We Villagers are a busy lot this time of year, what with the silliness of year-end (and decade-end) lists. Thus, Captain Graves has taken the reins in the review department, as of late. Good thing too--the longer he's occupied with killer tunes, the more time we have to dig our own graves. - Ed.
Written by: Capt. Graves
We ate way too much Tumulan fungi last night in the Village. Needless to say, there wasn't much sleep going on. Instead, I spent the night listening to Rabbits by Brume, and down the hole I went chasing that fluffy white rabbit. In that hole I found a wonderland with talking animals and floating clocks.
The first track, "Despondence," brings you in and out of riffs and atmosphere. The vocals here are extremely powerful--they will send you spiraling into the abyss, and shoot you back out the other end. One thing I didn't enjoy about this track was the length. It felt like it was going nowhere by the end, like I'd been listening to the same riff for hours. "Scurry," however, has much more depth in the songwriting, and really starts to bring out the band's strong suits. More soaring vocals to send me deep into space, where I belong. A nice gentle atmospheric interlude to bring you around to an epic, slow, gritty guitar solo. This song feels like it has some nu-metal influence, and I can dig it.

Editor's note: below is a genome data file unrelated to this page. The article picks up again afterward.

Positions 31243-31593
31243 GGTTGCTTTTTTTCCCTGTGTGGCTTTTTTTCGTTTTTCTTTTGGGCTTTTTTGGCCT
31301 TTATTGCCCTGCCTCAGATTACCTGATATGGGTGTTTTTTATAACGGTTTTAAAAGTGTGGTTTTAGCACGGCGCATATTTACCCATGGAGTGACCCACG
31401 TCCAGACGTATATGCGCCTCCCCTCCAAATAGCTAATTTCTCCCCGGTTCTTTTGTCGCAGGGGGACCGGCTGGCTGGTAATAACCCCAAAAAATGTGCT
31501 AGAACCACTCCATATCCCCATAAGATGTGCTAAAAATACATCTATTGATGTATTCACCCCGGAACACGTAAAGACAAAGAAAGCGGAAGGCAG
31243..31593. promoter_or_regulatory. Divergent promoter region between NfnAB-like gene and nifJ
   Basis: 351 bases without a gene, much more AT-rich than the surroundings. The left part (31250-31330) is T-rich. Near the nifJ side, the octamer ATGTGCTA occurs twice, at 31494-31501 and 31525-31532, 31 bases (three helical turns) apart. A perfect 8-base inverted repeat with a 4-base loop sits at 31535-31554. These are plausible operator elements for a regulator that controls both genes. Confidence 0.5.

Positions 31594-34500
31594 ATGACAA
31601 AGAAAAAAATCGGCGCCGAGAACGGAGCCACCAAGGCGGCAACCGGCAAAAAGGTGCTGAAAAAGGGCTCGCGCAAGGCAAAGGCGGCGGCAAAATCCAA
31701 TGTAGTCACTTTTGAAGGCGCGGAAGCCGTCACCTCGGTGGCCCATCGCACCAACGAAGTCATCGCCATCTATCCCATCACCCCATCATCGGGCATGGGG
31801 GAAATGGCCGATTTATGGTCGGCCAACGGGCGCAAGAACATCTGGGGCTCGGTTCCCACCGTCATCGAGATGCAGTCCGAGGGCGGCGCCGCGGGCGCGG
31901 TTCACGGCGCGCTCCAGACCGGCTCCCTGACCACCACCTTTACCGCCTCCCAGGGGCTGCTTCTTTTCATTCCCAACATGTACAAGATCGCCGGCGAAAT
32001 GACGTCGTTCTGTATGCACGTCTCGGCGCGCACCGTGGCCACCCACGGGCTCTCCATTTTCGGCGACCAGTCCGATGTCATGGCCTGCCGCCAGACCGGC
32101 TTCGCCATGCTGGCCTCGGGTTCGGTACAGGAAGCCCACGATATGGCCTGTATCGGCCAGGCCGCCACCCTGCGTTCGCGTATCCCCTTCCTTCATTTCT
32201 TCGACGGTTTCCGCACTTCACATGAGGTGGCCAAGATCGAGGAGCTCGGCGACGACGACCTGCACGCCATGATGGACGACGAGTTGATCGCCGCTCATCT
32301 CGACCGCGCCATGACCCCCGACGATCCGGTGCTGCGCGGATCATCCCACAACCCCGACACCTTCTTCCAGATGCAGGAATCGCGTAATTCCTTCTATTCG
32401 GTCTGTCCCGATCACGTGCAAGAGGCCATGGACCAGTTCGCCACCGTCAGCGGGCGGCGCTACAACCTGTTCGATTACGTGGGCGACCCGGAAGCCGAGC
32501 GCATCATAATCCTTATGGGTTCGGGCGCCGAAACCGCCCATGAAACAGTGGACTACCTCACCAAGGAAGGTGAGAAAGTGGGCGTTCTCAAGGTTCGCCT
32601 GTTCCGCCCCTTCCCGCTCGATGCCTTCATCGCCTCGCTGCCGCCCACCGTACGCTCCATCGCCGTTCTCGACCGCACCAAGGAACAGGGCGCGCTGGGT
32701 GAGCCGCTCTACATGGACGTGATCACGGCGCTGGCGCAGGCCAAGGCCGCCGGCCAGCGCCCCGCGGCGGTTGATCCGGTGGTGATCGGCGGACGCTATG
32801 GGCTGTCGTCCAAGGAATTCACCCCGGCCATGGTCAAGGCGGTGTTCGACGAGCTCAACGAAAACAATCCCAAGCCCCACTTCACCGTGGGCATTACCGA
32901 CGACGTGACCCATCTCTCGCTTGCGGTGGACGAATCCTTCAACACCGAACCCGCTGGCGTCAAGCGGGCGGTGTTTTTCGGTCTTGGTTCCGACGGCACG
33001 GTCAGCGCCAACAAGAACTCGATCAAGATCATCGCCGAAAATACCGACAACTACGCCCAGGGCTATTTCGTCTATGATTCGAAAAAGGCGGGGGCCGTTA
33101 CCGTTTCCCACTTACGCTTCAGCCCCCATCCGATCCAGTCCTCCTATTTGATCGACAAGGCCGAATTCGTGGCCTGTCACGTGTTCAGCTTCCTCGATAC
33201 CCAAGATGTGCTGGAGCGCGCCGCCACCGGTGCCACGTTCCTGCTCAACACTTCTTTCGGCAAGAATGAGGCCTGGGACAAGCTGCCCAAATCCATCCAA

While the Good Captain has, as of late, been all too happy to make himself at home in the Sleeping Village's humble confines, it's been a while since he graced us with a demonstration of his prowess with the ol' pen. Maybe...maybe the (self-described) Destroyer of Worlds is getting a tad too comfortable? Only time will tell. - Ed.
Written by: Capt. Graves
Hails from the Village, I have stepped foot among this filthy place again. For me the putrid smells, and humid air really make me feel at home. As we all got stoned around the fire last night, I decided to hunker down and listen to the new Opium Warlock album, and man did it send me spiraling into the abyss. This is some heavy shit, boys and girls. Opium Warlock is a band out of Prague and they deliver some of the best doom The Swamp has to offer.
The leading track, "Signals from Uranus," is layered in synths and bells. I may have just had a signal from my anus, and it's quite tingly. "Meth Desert" has some guest vocals from Ganja Mutt, and this man really knows how to make me tingle too. I think this song should have been called..."Signals from Uranus."
Captain Graves is back. Guess he's too busy writing reviews to destroy worlds these days. To each their own, I guess. - Ed.
I've been on a rampage here in The Village. These stoned fools have dubbed me "Space Friend" thanks to Concilium, and it really makes my intergalactic blood boil. I guess all the flak I send their way is really getting to them. Solving this with humor isn't really conducive with my way of thinking. I prefer setting folks on fire, and then watching Varic eat their planet whole.
Here we have Blackwater Holylight, and I'm actually honored to write this review. Their reverb drenched self-titled was a delight, so I was ecstatic to find they had a new album (Veils of Winter) on the horizon with Riding Easy Records.